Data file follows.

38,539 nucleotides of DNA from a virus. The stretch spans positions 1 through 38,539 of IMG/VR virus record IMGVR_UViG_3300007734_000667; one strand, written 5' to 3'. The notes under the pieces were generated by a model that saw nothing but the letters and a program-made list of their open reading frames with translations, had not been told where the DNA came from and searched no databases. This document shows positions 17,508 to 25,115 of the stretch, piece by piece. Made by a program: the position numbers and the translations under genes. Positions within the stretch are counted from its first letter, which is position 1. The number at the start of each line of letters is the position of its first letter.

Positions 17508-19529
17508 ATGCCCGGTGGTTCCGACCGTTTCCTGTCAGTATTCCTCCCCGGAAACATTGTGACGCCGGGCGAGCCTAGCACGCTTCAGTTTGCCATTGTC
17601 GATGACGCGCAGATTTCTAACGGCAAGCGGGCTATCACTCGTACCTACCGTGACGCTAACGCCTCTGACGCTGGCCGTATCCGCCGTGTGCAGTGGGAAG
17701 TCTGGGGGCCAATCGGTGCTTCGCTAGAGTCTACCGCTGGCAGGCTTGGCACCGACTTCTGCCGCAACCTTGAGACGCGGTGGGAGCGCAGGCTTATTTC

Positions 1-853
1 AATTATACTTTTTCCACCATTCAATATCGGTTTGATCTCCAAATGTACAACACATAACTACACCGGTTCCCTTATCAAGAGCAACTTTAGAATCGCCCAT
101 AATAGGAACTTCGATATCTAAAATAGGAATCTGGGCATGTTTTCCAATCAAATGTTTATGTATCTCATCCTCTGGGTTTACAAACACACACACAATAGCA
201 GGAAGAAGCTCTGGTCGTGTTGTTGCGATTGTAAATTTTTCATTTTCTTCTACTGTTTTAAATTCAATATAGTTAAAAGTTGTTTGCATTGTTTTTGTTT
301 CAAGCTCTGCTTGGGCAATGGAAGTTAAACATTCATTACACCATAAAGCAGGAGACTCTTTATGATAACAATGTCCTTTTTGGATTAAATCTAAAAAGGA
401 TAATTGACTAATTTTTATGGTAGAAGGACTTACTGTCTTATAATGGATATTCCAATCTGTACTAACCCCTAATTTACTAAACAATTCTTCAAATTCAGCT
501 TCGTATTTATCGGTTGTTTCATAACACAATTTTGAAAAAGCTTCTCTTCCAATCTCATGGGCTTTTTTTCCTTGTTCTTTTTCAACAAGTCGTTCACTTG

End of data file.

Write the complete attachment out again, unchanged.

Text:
38,539 nucleotides of DNA from a virus. The stretch spans positions 1 through 38,539 of IMG/VR virus record IMGVR_UViG_3300007734_000667; one strand, written 5' to 3'. The notes under the pieces were generated by a model that saw nothing but the letters and a program-made list of their open reading frames with translations, had not been told where the DNA came from and searched no databases. This document shows positions 17,508 to 25,115 of the stretch, piece by piece. Made by a program: the position numbers and the translations under genes. Positions within the stretch are counted from its first letter, which is position 1. The number at the start of each line of letters is the position of its first letter.

Positions 17508-19529
17508 ATGCCCGGTGGTTCCGACCGTTTCCTGTCAGTATTCCTCCCCGGAAACATTGTGACGCCGGGCGAGCCTAGCACGCTTCAGTTTGCCATTGTC
17601 GATGACGCGCAGATTTCTAACGGCAAGCGGGCTATCACTCGTACCTACCGTGACGCTAACGCCTCTGACGCTGGCCGTATCCGCCGTGTGCAGTGGGAAG
17701 TCTGGGGGCCAATCGGTGCTTCGCTAGAGTCTACCGCTGGCAGGCTTGGCACCGACTTCTGCCGCAACCTTGAGACGCGGTGGGAGCGCAGGCTTATTTC

Positions 1-853
1 AATTATACTTTTTCCACCATTCAATATCGGTTTGATCTCCAAATGTACAACACATAACTACACCGGTTCCCTTATCAAGAGCAACTTTAGAATCGCCCAT
101 AATAGGAACTTCGATATCTAAAATAGGAATCTGGGCATGTTTTCCAATCAAATGTTTATGTATCTCATCCTCTGGGTTTACAAACACACACACAATAGCA
201 GGAAGAAGCTCTGGTCGTGTTGTTGCGATTGTAAATTTTTCATTTTCTTCTACTGTTTTAAATTCAATATAGTTAAAAGTTGTTTGCATTGTTTTTGTTT
301 CAAGCTCTGCTTGGGCAATGGAAGTTAAACATTCATTACACCATAAAGCAGGAGACTCTTTATGATAACAATGTCCTTTTTGGATTAAATCTAAAAAGGA
401 TAATTGACTAATTTTTATGGTAGAAGGACTTACTGTCTTATAATGGATATTCCAATCTGTACTAACCCCTAATTTACTAAACAATTCTTCAAATTCAGCT
501 TCGTATTTATCGGTTGTTTCATAACACAATTTTGAAAAAGCTTCTCTTCCAATCTCATGGGCTTTTTTTCCTTGTTCTTTTTCAACAAGTCGTTCACTTG